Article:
Man pleads to murder
Stevens facing 20 years to life for home invasion robbery that led to death of 89-year-old
LISBON — An East Liverpool man who beat an 89-year-old veteran while robbing him in his own home more than a year ago pleaded guilty to murder Thursday morning in Common Pleas Court.
Robert E. Stevens, 50, Fox Chase Road, also pleaded guilty to tampering with evidence, aggravated robbery and aggravated burglary.
Stevens is facing 15 years to life in prison for the murder charge alone. Chief Assistant County Prosecutor John Gamble said he will additionally ask for a five-year consecutive sentence for Stevens on the other three charges for a total requested sentence of 20 years to life.
A sentencing hearing has been scheduled for Nov. 21 before Judge Scott Washam.
Charles Travis Jr., an Air Force veteran, died of his injuries on July 19, 2018 after being hospitalized or housed in a care facility since the day of the home invasion robbery on March 9, 2018.
Following the hearing, Gamble said Travis had been able to give law enforcement a description of the man who attacked him and due to Travis’ condition, St. Clair Township police called in the county Homicide Task Force, giving them extra manpower to investigate.
Gamble said the effort by law enforcement was excellent. Investigators found the Fed-Ex package Stevens had used to convince Travis to open the door on the guise he was making a delivery.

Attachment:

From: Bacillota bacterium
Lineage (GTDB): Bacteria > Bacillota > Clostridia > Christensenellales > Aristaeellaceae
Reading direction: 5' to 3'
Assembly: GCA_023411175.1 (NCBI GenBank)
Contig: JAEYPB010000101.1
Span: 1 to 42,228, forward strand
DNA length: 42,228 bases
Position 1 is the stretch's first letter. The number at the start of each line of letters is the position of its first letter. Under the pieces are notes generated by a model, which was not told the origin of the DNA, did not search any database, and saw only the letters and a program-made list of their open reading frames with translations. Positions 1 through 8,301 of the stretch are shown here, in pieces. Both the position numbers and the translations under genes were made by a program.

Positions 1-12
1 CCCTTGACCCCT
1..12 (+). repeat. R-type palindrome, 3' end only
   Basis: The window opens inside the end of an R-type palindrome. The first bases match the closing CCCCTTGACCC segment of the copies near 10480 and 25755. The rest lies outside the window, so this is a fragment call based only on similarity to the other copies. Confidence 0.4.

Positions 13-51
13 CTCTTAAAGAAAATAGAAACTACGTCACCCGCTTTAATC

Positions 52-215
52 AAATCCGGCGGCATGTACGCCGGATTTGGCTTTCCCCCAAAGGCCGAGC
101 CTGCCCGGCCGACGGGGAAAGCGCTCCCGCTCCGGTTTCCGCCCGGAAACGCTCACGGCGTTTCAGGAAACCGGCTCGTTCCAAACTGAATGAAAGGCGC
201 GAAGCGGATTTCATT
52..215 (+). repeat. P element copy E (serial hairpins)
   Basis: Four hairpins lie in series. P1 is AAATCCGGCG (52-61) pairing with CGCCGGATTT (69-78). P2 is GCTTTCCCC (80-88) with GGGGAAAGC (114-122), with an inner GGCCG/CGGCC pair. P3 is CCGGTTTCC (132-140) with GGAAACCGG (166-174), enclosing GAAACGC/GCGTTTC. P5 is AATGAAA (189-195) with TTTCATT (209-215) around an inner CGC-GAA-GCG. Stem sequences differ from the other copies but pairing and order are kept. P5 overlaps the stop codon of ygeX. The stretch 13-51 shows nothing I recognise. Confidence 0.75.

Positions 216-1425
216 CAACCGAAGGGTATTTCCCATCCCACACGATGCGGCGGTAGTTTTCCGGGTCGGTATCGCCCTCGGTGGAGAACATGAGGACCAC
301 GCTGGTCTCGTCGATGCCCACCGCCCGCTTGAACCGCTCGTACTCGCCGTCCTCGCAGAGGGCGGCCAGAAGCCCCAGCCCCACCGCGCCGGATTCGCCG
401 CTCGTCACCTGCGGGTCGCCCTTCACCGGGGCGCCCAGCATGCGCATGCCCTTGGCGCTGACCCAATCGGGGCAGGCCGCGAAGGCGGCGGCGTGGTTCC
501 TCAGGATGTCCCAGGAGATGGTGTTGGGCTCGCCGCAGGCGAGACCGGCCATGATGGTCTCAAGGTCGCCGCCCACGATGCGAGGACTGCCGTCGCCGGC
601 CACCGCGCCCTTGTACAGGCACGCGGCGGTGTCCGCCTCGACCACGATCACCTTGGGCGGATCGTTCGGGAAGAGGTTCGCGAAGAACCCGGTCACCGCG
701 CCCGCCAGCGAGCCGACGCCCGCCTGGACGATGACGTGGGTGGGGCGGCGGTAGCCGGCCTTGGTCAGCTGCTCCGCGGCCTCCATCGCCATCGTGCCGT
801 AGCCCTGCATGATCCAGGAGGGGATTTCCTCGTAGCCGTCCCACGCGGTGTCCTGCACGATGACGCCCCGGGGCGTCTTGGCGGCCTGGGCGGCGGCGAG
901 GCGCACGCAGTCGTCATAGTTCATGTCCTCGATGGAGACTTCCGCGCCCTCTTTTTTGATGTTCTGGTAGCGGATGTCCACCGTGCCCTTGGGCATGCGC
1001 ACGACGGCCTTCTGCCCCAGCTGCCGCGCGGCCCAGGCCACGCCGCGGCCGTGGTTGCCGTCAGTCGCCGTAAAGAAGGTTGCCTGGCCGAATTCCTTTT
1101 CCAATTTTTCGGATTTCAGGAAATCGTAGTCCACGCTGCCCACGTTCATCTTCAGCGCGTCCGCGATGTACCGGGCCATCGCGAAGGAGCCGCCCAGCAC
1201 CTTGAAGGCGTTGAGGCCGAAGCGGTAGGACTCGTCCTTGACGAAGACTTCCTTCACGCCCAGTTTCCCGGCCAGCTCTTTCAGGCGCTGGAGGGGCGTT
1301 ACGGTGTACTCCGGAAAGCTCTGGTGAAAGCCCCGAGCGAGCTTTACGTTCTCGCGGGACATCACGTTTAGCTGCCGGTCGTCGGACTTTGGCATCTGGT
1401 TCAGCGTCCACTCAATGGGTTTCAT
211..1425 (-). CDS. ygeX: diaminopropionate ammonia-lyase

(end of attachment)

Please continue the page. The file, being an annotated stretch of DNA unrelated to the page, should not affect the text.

Investigators also talked to people who had been in the area who saw Stevens walking along state Route 267 in the area of the crime.
Following the attack, Travis had called his daughter several times but was too injured to tell her why he was calling. When he was found, he was treated at University of Pittsburgh Medical Center for massive head injuries and Gamble said his prognosis was poor. Investigators and the prosecutor’s office wanted to get a deposition from Travis, but he never recovered enough.
Upon Travis’ death, Gamble said he contacted the county coroner’s office, which was already aware of the situation, and an autopsy was performed by Dr. David Dolinak, a medical examiner from Cuyahoga County. Within a few days after seeing the reports from the places Travis had been treated and the photos of the crime scene, Gamble said the coroner ruled the death a homicide.
According to Gamble, Stevens has other convictions in 1994 and 2012 for similar offenses of robbery and burglary. In the case of Travis, he reportedly took about $300 from his wallet.
Gamble credited Travis’ family for being “terrific people” and supportive of the efforts of the prosecutor’s office and law enforcement throughout this case.
“They were very supportive and I am appreciative of their posture and support,” Gamble said. “It was a pleasure to advocate on their behalf in this matter.”
Gamble said this case also has changed the focus of the joint agency, formerly known as the county Homicide Task Force and now the County Violent Crimes Task Force. He believes this change expands the use of the task force, allowing for departments across the county to pool their resources to solve all types of violent crimes.
“It was a matter of terrific police work and forensics work by the Cuyahoga County medical examiner and our county coroner’s office,” Gamble said.